The beauty and durability of the work depends on the artist’s precision and the duration for which it is heated.This delicate and lovely art of Meenakari is unique and worth appreciation and it has a large fan following all over the world.


    Delay in monsoon compels the people of various faiths to appease the rain gods in their own special way. As per the rituals, abhishekham, japam and parayana are performed by the Hindus. The Varunajapam and VarunaSukta Parayana are performed at the abode of Goddess Kanakadurga for four days and then on the fifth day, Sahasraghata Kalasabhishekam is done. Lord Varuna causes the rain to come down and makes the rivers flow.He sends down streaks of lightening. Along with Mitra, Varun sends down the ‘rain flood’; as they both are Lords of Heaven.

    Img Credit - wikipedia Img Credit - wikipedia

    Indra is considered as the ‘King of Gods’ and also ‘God of Weather and War’ as per the Hindu Mythology. In the Rigveda, Indra is referred to as the God of thunder and rain, and he battles with the water obstructing demon of the dark skies (which is symbolical of the clouds), named Vritra, with his weapon (lightening) and finally releases the cows (water), which he had captured. The rainbow is called the bow of Indra or ‘Indradhanus’.

    Maraimman is the South Indian goddess of rain. Goddess Maraimman is worshipped mainly to bring rain and cure diseases like cholera, chicken pox and small pox.

    To look at the recent Chennai rains and floods from a religious perspective, one may perhaps believe that the rain gods unleashedtheir fury.As per the Chennai weather forecast by NASA, the Chennai rain broke 100 year old record this year as hundreds of casualties and deaths were being reported. The heavy rains in Chennai disrupted transport services and the entire city came to a standstill. But what was worth noting was the exceptional unity shown by the flood victims as they helped each other in the hour of need.Post the commendable relief operations provided by themilitary, Chennai is still grappling its way back to life in many parts of the city.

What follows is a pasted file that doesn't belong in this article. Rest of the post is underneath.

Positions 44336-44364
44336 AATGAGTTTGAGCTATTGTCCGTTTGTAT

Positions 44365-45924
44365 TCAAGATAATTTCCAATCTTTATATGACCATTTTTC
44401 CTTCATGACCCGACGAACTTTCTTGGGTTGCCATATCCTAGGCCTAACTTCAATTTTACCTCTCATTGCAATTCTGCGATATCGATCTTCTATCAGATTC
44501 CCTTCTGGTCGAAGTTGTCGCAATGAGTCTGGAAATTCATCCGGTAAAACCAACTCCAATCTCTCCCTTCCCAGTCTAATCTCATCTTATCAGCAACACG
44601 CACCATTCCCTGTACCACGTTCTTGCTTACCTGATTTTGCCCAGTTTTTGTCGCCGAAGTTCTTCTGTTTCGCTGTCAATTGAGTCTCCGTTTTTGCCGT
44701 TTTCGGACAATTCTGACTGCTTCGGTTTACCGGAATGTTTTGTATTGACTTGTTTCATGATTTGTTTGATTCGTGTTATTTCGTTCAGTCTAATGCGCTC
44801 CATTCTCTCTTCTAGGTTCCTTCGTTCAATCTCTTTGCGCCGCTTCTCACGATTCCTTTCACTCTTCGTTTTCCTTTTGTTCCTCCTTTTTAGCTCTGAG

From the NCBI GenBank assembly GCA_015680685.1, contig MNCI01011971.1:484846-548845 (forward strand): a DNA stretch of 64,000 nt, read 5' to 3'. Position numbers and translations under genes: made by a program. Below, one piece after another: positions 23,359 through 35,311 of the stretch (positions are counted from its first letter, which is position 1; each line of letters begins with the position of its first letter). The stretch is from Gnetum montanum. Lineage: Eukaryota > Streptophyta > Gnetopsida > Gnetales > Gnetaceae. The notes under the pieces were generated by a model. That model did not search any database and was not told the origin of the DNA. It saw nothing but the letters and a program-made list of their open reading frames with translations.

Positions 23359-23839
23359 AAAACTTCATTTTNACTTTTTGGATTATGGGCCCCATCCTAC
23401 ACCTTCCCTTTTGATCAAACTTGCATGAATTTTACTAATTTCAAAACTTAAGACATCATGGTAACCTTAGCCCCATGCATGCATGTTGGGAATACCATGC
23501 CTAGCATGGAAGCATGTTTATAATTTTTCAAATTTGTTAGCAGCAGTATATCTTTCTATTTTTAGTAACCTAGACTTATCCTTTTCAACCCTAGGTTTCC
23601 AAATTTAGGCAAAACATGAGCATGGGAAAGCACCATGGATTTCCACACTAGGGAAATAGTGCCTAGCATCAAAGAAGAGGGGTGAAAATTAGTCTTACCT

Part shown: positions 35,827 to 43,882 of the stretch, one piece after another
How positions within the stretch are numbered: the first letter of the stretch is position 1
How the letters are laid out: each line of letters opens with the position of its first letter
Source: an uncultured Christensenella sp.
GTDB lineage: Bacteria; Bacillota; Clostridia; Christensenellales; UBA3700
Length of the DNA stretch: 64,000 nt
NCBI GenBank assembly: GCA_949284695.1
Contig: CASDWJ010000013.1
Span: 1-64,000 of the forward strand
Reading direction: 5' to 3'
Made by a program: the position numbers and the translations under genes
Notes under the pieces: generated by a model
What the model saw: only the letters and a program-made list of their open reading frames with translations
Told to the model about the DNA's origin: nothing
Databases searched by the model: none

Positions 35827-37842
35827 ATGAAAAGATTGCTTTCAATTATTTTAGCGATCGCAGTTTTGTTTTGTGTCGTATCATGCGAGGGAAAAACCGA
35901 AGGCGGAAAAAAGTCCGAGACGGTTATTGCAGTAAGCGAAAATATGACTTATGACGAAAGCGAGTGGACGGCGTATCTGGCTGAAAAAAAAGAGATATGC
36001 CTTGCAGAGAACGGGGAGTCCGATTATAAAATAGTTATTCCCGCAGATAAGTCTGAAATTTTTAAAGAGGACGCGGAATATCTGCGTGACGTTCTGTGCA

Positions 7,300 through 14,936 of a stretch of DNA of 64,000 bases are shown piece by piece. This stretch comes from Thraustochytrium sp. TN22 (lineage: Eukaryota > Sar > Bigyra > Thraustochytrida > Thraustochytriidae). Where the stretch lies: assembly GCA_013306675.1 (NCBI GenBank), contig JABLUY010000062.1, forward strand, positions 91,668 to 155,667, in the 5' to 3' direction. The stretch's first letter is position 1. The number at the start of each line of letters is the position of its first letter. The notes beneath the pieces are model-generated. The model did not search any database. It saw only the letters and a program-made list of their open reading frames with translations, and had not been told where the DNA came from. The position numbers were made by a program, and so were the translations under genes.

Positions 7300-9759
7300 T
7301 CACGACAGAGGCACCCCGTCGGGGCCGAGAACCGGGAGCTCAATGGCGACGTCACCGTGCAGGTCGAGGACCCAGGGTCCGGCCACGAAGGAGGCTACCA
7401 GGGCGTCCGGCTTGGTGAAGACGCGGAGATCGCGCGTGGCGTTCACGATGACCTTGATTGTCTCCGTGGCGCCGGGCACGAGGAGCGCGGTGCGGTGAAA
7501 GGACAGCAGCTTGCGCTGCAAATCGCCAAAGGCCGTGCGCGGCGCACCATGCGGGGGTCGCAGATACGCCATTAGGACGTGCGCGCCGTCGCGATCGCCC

Our heart goes out to the distressed people and we extend our condolences to the people who lost their dear ones to the wrath of nature.


    The festival of Kavadi Attam is a religious folk dance which is celebrated by the Hindus of Tamil Nadu. The name Kavadi Attam, literally means ‘Burden dance’. In this festival, Lord Murugan, the God of War is worshipped.

    The word, ‘Kavadi’ means ‘burden’. Lord Murugan is worshipped by making ceremonial sacrifices and offerings to pray to him to help them ward off their debts and to be saved from any kind of calamity. The Kavadi may vary in shape and size and it has rice, milk or anything that the devotee would like to offer to Lord Murugan.

    Image Credit - wikipedia Image Credit - wikipedia

    Devotees start preparing for the festival 48 days before the Thaipusam. To keep both their mental and physical purity intact, they consume only one vegetarian meal per day and observe complete fast a day before Thaipusam. During this, they strictly follow certain things, for example, they pray most of the time, sleep on the floor, bath in cold water, abstain from drinking, etc. to stay away from the worldly desires.

    On the day of the festival, pilgrims move on foot on the pilgrimage route i.e. from village to village, upto the Pallani hills, dancing and performing various devotional acts. They carry some kind of kavadi (burden) with them, which could be a pot of milk ortwo semicircular pieces of wood, which are bent and fixed to a cross structure, so that it can be balanced on the shoulders. The kavadi may weigh upto many kilograms. It is often beautified by using flowers, feathers and peacock feathers, which is considered to be Lord Murugan’s means of transportation.